Exploring the effects of robotic design on learning and neural control

Joshua Powers, University of Vermont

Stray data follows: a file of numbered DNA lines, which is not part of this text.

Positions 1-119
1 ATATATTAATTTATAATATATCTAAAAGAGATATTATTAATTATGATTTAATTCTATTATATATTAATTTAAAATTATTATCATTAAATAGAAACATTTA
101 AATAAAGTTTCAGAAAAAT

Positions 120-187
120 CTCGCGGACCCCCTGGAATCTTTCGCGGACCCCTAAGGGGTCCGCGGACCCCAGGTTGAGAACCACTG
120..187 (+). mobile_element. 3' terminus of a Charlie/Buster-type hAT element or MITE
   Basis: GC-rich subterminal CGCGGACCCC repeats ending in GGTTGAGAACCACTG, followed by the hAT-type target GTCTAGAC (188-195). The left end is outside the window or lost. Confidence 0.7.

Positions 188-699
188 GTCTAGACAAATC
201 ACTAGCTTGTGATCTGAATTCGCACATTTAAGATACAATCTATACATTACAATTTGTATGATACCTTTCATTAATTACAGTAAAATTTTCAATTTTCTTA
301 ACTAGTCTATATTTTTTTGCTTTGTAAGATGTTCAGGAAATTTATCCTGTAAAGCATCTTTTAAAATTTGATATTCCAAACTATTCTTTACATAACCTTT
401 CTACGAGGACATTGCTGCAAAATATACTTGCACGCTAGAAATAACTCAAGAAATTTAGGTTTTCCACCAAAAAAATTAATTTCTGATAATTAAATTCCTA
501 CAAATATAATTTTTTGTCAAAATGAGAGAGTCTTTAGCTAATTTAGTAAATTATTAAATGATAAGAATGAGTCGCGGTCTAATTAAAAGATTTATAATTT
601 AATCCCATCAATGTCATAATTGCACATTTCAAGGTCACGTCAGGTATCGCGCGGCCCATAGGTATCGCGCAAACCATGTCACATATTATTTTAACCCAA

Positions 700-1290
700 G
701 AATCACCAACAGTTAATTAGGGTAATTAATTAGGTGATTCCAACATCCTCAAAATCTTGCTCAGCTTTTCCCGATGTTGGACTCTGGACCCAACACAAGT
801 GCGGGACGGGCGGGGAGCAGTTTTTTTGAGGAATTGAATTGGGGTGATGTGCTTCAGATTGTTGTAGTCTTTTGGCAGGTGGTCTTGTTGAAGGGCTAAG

The ongoing deep learning revolution has allowed computers to outclass humans in various games and perceive features imperceptible to humans during classification tasks. Current machine learning techniques have clearly distinguished themselves in specialized tasks. However, we have yet to see robots capable of performing multiple tasks at an expert level. Most work in this field is focused on the development of more sophisticated learning algorithms for a robot’s controller given a largely static and presupposed robotic design. By focusing on the development of robotic bodies, rather than neural controllers, I have discovered that robots can be designed such that they overcome many of the current pitfalls encountered by neural controllers in multitask settings. Through this discovery, I also present novel metrics to explicitly measure the learning ability of a robotic design and its resistance to common problems such as catastrophic interference.Traditionally, the physical robot design requires human engineers to plan every aspect of the system, which is expensive and often relies on human intuition. In contrast, within the field of evolutionary robotics, evolutionary algorithms are used to automatically create optimized designs, however, such designs are often still limited in their ability to perform in a multitask setting. The metrics created and presented here give a novel path to automated design that allow evolved robots to synergize with their controller to improve the computational efficiency of their learning while overcoming catastrophic interference. Overall, this dissertation intimates the ability to automatically design robots that are more general purpose than current robots and that can perform various tasks while requiring less computation.